From the Journals

Cardiac device interrogation after death ‘richly informative’


 

FROM JACC: CLINICAL ELECTROPHYSIOLOGY

Interrogating the cardiac implantable electronic device (CIED) after death can yield important information about critical device malfunction, premortem abnormalities, and the mechanism and timing of death, a new study suggests.

Postmortem CIED interrogation is “richly informative” in assisting both cardiac and forensic investigations and “should be considered for select patients with CIEDs undergoing autopsy,” say Elizabeth Paratz, MBBS, department of cardiology, Baker Heart and Diabetes Institute, Prahran, Australia, and colleagues.

Their study results were published online in JACC: Clinical Electrophysiology.

Cause of death revealed in half of cases

They reviewed CIED interrogations in 260 deceased individuals undergoing medicolegal investigation of sudden death (162 patients) or unexplained death (98 patients) by the Victorian Institute of Forensic Medicine between 2005 and 2020.

Roughly two-thirds were male (68.8%) and their median age was 72.8 years; 202 patients had pacemakers, 56 had defibrillators, and 2 had loop recorders. The cause of death was cardiac in 79.6% of cases.

Postmortem CIED interrogation was successful in 98.5% cases and directly informed cause of death in 131 cases (50.4%), with fatal ventricular arrhythmias identified in 121 patients.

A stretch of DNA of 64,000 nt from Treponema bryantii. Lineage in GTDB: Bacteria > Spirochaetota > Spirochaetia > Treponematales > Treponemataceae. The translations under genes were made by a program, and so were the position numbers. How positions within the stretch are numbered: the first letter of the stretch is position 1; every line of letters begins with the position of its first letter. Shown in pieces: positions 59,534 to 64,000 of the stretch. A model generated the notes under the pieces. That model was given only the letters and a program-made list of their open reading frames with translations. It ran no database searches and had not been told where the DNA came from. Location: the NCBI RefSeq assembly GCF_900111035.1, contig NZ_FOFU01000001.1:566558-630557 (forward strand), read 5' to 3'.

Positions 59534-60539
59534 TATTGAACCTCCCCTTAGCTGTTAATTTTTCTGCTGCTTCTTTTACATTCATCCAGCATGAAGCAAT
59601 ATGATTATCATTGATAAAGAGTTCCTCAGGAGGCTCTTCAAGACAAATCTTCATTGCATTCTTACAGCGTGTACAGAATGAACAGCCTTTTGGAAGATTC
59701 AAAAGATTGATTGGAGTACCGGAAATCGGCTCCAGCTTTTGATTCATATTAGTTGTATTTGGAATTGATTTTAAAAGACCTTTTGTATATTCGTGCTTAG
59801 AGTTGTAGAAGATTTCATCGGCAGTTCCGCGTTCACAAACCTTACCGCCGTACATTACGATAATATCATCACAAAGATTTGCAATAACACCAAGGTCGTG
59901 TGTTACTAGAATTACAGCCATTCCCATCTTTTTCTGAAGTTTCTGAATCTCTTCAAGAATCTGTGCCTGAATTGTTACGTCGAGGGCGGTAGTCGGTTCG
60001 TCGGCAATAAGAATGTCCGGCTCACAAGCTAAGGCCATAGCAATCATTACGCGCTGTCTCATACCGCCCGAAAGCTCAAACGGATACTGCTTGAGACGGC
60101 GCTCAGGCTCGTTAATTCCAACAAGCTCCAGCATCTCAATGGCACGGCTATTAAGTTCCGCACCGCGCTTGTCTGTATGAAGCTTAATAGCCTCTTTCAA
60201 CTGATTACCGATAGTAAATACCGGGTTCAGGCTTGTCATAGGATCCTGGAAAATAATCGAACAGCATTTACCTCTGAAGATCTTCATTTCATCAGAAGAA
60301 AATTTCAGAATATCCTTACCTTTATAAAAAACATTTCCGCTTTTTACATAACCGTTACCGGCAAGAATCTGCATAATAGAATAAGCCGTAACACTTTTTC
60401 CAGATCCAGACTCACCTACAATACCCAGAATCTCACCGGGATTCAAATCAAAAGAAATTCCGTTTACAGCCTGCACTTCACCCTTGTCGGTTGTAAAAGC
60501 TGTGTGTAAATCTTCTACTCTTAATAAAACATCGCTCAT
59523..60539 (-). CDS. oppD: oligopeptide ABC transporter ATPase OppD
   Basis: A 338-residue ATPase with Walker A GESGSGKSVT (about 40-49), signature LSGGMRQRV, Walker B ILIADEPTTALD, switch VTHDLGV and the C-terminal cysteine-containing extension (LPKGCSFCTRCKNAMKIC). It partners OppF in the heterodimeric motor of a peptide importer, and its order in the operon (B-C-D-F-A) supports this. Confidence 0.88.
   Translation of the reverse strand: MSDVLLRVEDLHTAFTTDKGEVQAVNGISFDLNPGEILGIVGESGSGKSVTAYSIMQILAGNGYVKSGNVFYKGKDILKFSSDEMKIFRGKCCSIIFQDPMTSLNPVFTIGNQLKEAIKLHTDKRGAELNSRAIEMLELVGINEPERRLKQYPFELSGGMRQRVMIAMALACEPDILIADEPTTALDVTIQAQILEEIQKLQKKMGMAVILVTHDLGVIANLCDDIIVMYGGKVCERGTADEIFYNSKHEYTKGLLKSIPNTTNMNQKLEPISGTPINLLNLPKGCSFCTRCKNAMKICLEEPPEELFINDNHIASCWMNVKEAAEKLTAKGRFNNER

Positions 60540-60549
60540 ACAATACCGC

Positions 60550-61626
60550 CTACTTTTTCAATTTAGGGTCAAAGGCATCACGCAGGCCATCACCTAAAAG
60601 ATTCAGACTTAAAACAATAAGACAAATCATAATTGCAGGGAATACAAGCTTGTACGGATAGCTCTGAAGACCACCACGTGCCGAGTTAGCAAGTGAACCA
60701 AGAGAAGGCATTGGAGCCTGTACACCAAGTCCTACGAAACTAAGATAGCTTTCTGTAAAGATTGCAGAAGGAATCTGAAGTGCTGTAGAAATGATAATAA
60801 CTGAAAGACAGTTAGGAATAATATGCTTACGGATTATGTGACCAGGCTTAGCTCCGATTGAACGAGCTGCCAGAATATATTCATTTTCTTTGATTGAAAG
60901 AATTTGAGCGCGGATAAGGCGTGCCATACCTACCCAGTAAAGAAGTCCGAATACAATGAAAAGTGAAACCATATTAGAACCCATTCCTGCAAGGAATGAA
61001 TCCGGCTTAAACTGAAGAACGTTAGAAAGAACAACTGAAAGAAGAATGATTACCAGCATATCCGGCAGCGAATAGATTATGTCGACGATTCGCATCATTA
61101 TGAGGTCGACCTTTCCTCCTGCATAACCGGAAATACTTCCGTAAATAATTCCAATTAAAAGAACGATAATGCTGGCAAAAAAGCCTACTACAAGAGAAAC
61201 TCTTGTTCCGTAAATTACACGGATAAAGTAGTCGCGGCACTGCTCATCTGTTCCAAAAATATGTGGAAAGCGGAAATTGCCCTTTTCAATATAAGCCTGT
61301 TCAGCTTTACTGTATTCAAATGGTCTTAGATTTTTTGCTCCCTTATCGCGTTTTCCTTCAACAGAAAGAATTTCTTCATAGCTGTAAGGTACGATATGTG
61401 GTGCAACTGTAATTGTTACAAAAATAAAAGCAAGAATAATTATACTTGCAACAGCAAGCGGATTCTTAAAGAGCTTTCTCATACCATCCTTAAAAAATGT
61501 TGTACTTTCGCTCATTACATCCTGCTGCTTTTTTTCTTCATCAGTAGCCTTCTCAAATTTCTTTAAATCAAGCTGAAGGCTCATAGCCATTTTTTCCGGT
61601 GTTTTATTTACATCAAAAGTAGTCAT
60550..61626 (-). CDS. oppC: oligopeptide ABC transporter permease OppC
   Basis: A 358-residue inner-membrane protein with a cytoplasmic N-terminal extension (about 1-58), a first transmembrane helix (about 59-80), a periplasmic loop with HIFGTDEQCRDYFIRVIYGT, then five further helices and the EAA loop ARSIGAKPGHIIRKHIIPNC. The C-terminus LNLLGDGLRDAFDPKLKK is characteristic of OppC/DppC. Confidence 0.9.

CIED interrogation assisted in determining the cause of death in 63.6% of cases of sudden death and 28.6% of nonsudden death cases.

In 20 cases (7.7%), CIED interrogation uncovered potential device malfunction. Issues included failure to appropriately treat ventricular arrhythmias in 13 cases; lead issues in 3 cases, including 2 cases resulting in failure to treat ventricular arrhythmias; as well as battery depletion in 6 cases.

In 72 patients (27.7%), the device recorded abnormalities in the 30 days before death. These abnormalities included nonsustained ventricular tachycardia in 26 cases, rapid atrial fibrillation in 17, elective replacement indicator or end-of-life status in 22, intrathoracic impedance alarms or lead issues in 3 each, and therapy delivered in 1 instance.

“In several cases, the absence of an arrhythmia carried medicolegal implications: For example, in eight fatal motor vehicle accident cases, only one patient had a ventricular arrhythmia documented on their CIED,” Dr. Paratz and colleagues report.

And in six cases in which the patient was found dead after a prolonged period, CIED interrogation determined time of death. And in one case, CIED interrogation was the primary means of identifying the patient.

Still, postmortem CIED interrogation remains uncommon, the study team notes.

They point to a 2007 survey of Chicago morticians that found roughly 370 CIEDs were explanted per year prior to cremation, but only 4% of morticians had ever returned a CIED to the manufacturer for analysis.

“Encouraging postmortem interrogation of CIEDs may assist in postmarketing surveillance for critical faults, as well as in providing an electrophysiological appraisal of terminal rhythms and device responses in a variety of physiological scenarios,” the researchers say.

The study had no commercial funding. Dr. Paratz is supported by a National Health and Medical Research Council/National Heart Foundation cofunded Postgraduate Scholarship, Royal Australasian College of Physicians JJ Billings Scholarship, and PSA Insurance Cardiovascular Scholarship. The authors have disclosed no relevant financial relationships.

A version of this article first appeared on Medscape.com.

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